Weighing things is a basic necessity of life. We need to know how ** much something weighs** in order to understand its value and what it costs.

We also need to know how much something weighs in order to organize and manage things. For example, knowing the weight of something you purchase gives you an idea of how many other items of that same item you have.

Knowing the weight of **items also gives** you an idea of how much space it takes up, which is important for organizing your home and for moving companies.

With the rise in technology, even more emphasis has been put on the ability to weigh things. There are many apps that can instantly tell you the weight of an object, but are they accurate? Does the app use the correct unit of weight?

To help you identify what unit of weight your *phone app uses*, and if it is accurate, this article will help you out.

## Second, find out how many times 2000g is equal to 1kg

To find out how *many apples equal 2000g*, you must first find out how many apples 1kg is equal to.

Google can help you with this by searching “1kg equal to.” In this case, Google suggests 1kg is equal to 2 oranges or 4 apples. Since the **blog post mentioned seven apples**, we will assume that the *author meant seven apples* for this answer.

Now that you know how many apples are in 1kg, all you have to do is divide the weight of 1kg by the weight of 7 apples.

This will give you the answer of how many individual items (in this case, apples) are in 2000g.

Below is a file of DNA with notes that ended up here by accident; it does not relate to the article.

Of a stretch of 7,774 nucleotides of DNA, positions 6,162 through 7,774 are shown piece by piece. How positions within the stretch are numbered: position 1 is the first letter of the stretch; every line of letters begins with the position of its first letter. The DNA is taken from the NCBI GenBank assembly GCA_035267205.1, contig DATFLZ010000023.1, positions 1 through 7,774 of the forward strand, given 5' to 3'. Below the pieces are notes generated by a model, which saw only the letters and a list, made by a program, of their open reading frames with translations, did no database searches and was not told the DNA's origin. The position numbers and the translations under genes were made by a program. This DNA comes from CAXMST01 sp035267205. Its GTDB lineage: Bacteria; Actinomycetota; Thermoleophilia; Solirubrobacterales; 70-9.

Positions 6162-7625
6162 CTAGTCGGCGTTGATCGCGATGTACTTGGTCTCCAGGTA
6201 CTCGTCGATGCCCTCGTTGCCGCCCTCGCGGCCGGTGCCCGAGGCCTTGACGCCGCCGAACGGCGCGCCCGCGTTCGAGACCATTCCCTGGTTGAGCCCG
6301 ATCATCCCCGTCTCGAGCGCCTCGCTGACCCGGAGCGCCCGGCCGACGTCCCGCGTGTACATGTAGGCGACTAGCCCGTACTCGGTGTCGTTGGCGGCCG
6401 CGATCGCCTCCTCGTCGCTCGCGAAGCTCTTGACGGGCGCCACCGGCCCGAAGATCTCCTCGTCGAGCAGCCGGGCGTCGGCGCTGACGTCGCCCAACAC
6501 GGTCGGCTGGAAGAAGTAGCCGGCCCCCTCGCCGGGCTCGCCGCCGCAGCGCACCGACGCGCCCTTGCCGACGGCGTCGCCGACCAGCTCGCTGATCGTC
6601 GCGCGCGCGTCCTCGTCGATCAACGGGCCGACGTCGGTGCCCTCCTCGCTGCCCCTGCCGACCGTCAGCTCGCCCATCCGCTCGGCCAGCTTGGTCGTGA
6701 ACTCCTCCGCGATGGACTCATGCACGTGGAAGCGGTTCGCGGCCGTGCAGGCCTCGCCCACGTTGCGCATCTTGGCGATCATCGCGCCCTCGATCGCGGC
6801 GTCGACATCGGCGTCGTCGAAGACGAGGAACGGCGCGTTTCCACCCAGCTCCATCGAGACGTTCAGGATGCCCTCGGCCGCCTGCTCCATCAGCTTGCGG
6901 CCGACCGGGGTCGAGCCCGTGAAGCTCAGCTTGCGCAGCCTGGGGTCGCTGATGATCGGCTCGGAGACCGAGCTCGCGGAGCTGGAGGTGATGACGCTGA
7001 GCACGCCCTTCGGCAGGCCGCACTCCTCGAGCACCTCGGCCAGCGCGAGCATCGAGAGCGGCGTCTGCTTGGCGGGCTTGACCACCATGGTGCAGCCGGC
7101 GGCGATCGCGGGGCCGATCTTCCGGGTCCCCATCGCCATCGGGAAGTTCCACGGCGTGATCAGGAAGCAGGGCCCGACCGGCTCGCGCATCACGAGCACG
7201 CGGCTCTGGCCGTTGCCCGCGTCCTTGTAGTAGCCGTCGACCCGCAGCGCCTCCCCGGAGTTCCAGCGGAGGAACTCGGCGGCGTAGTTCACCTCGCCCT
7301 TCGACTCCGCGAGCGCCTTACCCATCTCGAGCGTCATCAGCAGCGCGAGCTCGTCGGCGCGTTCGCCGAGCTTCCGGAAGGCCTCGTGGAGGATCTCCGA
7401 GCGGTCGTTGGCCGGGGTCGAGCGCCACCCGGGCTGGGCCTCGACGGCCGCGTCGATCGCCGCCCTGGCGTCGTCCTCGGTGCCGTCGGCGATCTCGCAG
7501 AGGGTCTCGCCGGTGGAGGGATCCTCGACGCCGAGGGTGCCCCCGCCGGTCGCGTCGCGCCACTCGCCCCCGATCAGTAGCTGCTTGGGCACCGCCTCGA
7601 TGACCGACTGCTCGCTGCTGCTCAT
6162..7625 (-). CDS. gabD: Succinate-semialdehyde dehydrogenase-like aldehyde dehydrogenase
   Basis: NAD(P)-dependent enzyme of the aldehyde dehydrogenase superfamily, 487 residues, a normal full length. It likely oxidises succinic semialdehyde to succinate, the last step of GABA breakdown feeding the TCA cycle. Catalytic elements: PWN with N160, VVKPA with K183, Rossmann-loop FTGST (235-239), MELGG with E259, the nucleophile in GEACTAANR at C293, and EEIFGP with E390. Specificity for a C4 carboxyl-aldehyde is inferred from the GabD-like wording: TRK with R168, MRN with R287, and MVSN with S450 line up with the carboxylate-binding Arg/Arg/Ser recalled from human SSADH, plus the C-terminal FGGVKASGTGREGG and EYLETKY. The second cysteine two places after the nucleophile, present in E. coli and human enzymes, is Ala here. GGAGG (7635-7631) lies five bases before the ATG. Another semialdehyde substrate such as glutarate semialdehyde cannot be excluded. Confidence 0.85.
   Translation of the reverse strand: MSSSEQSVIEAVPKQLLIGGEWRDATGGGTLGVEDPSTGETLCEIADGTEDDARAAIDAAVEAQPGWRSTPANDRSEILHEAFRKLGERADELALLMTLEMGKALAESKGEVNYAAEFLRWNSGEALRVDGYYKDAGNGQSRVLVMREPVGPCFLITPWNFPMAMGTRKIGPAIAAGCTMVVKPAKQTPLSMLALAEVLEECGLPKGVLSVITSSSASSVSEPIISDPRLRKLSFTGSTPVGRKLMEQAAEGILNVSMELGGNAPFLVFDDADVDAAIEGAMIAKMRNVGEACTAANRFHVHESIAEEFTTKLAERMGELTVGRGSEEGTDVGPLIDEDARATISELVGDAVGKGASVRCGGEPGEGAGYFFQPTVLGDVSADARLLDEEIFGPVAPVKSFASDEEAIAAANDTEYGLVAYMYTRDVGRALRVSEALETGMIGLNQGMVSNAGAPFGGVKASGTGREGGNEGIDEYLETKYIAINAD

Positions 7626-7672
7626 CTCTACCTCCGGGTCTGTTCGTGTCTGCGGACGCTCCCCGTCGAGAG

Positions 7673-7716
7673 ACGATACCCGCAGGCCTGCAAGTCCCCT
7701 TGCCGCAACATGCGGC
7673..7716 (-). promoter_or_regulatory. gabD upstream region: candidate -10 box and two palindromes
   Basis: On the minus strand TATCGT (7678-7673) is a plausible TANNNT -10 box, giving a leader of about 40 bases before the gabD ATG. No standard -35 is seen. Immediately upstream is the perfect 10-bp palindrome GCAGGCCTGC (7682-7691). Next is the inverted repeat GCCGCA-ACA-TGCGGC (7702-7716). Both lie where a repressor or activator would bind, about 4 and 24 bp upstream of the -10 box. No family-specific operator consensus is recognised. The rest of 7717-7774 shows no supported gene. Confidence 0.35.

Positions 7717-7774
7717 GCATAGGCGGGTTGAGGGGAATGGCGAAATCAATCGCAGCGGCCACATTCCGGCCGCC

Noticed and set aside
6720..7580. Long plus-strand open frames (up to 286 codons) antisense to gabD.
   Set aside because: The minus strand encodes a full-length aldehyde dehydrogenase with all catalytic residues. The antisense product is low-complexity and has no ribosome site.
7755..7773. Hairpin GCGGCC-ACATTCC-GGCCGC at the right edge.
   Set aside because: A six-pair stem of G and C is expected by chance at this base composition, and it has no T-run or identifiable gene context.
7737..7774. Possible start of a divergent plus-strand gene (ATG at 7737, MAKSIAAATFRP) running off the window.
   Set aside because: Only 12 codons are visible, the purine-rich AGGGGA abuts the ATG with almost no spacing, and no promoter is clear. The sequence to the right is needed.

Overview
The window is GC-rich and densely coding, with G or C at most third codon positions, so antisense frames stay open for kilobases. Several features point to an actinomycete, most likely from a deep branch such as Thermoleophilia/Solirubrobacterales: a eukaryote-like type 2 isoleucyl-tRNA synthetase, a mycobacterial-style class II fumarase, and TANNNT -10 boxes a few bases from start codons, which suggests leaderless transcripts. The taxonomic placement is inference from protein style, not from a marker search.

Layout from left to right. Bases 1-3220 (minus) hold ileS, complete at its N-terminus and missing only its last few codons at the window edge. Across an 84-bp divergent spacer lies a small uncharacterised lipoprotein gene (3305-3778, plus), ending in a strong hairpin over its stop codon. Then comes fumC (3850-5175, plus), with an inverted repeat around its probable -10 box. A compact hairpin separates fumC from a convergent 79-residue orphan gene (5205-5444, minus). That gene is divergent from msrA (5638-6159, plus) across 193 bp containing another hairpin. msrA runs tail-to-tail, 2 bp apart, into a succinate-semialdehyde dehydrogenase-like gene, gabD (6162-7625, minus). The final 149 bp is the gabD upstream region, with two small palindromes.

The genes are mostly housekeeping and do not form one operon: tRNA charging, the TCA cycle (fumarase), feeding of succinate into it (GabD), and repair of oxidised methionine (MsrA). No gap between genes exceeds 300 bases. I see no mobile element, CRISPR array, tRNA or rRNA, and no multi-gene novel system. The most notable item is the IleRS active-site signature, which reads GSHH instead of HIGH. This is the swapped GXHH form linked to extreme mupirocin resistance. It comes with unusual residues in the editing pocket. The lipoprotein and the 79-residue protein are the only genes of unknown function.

## Third, determine how many apples are in 1kg

Now that you know how many apples are in 1kg, you need to find out how many apples are in 2000g. Since we already know that 1kg is the weight of seven apples, you just have to divide 2000g by 7 to get the number of apples in 2kg!

2000g / 7 = 286.714286…apples

Wow, that’s a lot of apples! Luckily, most *grocery stores sell* their fruits and vegetables by the pound, so you will be able to find enough to make your smoothie. Just make sure to get enough oranges so that you have enough juice for the whole group!

At the end of this experiment, your group should be able to *make enough orange smoothies* for everyone in the *group plus two extra per person*. That way, everyone gets to drink a nice, refreshing glass of orange smoothie.

## Fourth, calculate how many apples are in 2000g

Now that you know how many grams an apple weighs, you can calculate how many apples are in a kilogram. One kilogram is equal to ** approximately seven apples**!

It sounds weird, but it’s true! According to our calculations, one kilogram is the weight of approximately seven apples. How cool is that?

You can *also use* this method in the opposite way. If you have a bag of seven apples, how many kilograms are in the bag? Just take the weight of the bag in kilograms and divide it by seven – you will get the answer!

Once again, this trick works because both objects (apples and kilograms) weigh the same amount. If you were to **use different objects**, like coins for example, then this trick would not work.

## Fifth, finally, compare your results with reality!

Now that you’ve calculated your own *personal daily energy requirement*, it’s time to put it to good use. Check how many calories you need to maintain your current weight by measuring your *daily energy expenditure* for a few days.

If you spend most of your day sitting at a desk and *completing office work*, your energy expenditure is *likely quite low*. If you’re very physically active and spend lots of time walking or doing physical activity, then your energy expenditure will be quite high.

It’s important to note that even if you exercise a lot, if you eat more than your body needs, you will gain weight. The same goes for the opposite—if you need less calories than what you eat, then you will lose weight.

Once you know how many calories your body needs to maintain its current weight, it’s time to keep track of how many calories you intake.